300 pages, 128 b/w illustrations, 2 maps, 50 tables
The Weather Observer's Handbook provides a comprehensive, practical and independent guide to all aspects of making weather observations. Automatic weather stations today form the mainstay of both amateur and professional weather observing networks around the world and yet--prior to this book--there existed no independent guide to their selection and use. Traditional and modern weather instruments are covered, including how best to choose and to site a weather station, how to get the best out of your equipment, how to store and analyse your records and how to share your observations with other people and across the Internet. From amateur observers looking for help in choosing their first weather instruments on a tight budget to professional observers looking for a comprehensive and up-to-date guide covering World Meteorological Organization recommendations on observing methods and practices, all will welcome this handbook.
Part I. The Basics
1. Why measure the weather? A history of meteorological observations
2. Choosing a weather station
3. Buying a weather station: site and exposure - the basics
Part II. Measuring the Weather
4. Measuring the temperature of the air
5. Measuring precipitation
6. Measuring atmospheric pressure
7. Measuring humidity
8. Measuring wind speed and direction
9. Measuring grass and earth temperature
10. Measuring sunshine and solar radiation
11. Observing hours and time standards
12. Dataloggers and AWS software
13. Non-instrumental weather observing
15. Metadata - what is it, and why is it important?
Part III. Making the Most of your Observations
16. Collecting and storing data
17. Making sense of the data avalanche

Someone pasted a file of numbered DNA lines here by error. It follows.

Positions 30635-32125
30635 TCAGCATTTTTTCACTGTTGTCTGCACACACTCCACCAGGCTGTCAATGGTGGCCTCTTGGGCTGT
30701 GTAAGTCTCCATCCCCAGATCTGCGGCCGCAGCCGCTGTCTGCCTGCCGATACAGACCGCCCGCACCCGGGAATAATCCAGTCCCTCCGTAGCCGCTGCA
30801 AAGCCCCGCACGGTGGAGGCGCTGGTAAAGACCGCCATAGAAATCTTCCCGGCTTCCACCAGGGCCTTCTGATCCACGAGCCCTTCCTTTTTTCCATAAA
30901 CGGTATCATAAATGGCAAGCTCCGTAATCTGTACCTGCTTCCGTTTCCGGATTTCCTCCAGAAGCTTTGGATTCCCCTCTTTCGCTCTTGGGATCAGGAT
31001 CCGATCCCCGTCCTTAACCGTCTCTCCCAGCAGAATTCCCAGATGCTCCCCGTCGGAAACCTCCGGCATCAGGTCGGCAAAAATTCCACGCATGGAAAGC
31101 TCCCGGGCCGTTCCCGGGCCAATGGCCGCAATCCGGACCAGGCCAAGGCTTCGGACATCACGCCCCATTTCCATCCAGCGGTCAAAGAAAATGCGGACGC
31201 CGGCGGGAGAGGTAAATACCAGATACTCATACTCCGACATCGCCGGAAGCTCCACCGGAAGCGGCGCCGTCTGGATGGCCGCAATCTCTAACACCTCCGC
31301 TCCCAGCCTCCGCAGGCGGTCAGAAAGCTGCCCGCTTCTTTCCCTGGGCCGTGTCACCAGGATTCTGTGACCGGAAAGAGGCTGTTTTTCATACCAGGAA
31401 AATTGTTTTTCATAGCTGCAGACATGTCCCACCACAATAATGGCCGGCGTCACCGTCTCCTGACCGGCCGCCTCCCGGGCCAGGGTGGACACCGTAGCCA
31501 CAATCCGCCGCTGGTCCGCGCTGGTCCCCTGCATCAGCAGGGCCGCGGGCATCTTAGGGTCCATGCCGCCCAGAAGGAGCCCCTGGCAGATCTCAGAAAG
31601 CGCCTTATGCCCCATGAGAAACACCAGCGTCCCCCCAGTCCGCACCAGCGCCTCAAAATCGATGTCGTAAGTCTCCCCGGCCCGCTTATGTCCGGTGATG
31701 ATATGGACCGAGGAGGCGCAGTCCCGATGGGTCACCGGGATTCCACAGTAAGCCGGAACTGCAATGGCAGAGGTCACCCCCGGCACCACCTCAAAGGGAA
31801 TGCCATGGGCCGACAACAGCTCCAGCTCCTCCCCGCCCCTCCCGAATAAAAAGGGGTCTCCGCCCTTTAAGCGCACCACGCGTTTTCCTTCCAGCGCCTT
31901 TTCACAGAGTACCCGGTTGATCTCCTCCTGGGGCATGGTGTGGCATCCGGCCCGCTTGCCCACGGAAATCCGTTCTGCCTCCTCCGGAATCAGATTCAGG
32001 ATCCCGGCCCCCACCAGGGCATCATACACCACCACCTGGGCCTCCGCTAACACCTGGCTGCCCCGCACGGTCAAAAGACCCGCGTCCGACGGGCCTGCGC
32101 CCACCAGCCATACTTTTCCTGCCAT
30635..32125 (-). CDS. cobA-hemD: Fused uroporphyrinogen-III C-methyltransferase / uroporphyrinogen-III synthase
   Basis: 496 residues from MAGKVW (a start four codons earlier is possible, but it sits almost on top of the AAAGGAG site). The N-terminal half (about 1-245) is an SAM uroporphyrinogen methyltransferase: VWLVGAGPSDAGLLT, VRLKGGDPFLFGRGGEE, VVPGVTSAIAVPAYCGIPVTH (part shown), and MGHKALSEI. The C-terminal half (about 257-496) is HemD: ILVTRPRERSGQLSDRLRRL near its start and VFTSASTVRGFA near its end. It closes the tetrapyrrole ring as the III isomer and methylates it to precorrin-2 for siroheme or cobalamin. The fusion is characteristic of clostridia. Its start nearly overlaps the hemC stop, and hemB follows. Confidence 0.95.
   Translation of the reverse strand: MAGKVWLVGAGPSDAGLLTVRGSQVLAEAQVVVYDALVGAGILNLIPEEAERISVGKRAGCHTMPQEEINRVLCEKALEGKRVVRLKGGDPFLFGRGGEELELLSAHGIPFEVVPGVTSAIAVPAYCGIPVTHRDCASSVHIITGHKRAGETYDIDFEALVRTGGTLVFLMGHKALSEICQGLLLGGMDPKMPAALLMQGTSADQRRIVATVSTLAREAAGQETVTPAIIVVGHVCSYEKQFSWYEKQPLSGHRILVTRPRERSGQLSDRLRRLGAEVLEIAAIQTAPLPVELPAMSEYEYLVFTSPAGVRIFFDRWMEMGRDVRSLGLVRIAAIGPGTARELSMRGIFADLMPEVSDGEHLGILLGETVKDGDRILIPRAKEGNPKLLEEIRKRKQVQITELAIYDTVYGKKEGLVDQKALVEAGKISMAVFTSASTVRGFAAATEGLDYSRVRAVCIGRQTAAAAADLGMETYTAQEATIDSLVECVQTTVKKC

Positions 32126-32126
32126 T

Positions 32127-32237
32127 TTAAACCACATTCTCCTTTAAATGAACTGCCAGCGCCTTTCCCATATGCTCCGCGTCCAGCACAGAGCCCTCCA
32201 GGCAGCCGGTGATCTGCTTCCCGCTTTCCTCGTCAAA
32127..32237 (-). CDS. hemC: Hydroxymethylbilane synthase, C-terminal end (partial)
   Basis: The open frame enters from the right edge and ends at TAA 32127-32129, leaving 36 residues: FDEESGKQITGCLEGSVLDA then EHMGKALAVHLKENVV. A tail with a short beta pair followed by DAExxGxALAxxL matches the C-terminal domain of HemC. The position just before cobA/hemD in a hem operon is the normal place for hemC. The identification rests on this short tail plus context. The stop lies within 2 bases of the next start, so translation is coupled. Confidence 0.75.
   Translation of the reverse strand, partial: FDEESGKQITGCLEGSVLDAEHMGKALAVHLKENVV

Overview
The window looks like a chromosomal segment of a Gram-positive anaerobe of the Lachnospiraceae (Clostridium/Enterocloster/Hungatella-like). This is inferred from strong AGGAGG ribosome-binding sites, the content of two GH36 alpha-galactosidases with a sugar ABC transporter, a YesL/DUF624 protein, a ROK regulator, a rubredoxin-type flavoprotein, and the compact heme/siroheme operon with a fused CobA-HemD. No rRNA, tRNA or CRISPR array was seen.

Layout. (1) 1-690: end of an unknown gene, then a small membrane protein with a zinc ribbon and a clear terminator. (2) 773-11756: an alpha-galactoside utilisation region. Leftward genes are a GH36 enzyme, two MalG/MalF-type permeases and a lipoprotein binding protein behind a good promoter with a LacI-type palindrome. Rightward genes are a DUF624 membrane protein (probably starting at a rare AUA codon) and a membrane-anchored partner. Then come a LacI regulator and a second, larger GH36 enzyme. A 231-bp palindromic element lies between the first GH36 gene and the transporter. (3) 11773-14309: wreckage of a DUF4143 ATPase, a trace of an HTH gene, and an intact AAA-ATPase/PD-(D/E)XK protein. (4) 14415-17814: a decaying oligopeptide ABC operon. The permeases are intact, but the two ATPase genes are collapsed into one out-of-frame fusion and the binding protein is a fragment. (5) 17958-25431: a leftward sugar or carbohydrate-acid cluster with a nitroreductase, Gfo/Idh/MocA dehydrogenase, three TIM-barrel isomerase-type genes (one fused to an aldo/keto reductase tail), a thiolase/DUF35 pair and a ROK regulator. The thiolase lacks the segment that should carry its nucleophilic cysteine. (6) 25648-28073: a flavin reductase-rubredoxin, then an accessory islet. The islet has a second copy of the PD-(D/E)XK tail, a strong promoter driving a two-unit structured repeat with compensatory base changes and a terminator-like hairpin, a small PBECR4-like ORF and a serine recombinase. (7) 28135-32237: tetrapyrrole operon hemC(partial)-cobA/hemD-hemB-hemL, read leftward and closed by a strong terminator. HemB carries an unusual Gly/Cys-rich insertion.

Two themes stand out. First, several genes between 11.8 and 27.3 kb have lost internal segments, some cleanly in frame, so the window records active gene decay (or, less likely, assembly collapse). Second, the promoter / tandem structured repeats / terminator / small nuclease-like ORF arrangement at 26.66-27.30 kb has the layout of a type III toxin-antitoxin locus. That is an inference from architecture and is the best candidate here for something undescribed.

18. Sharing your observations
19. Summary and getting started
There are currently no reviews for this product. Be the first to review this product!
Stephen Burt has a professional background in physics, meteorology and climatology, information technology and marketing. He is a Fellow of the UK's Royal Meteorological Society and is also a member of both the American Meteorological Society and the Irish Meteorological Society. He has run his own meteorological observatory for over 40 years. After almost 10 years with the UK Met Office he took up a business career within the computer industry, successfully managing international marketing roles for several of the world's largest high-technology firms, including Digital Equipment Corporation, Tektronix, Xerox and Dell. During this time he was also elected to the UK's Chartered Institute of Marketing. He is a regular contributor to the Royal Meteorological Society's monthly magazine Weather, to the Climatological Observer's Link (COL) organisation and the Cloud Appreciation Society, with over one hundred published papers or articles and several hundred published photographs to date. He is also a committee member of the Royal Meteorological Society's Special Interest Group on Weather Observing Systems, a recent member of the Royal Meteorological Society's Council governing body and Chairman of the Royal Meteorological Society's South-east Centre. He was awarded the Society's Gordon Manley Prize in 2006. He is also a Trustee of the Chilterns Observatory Trust.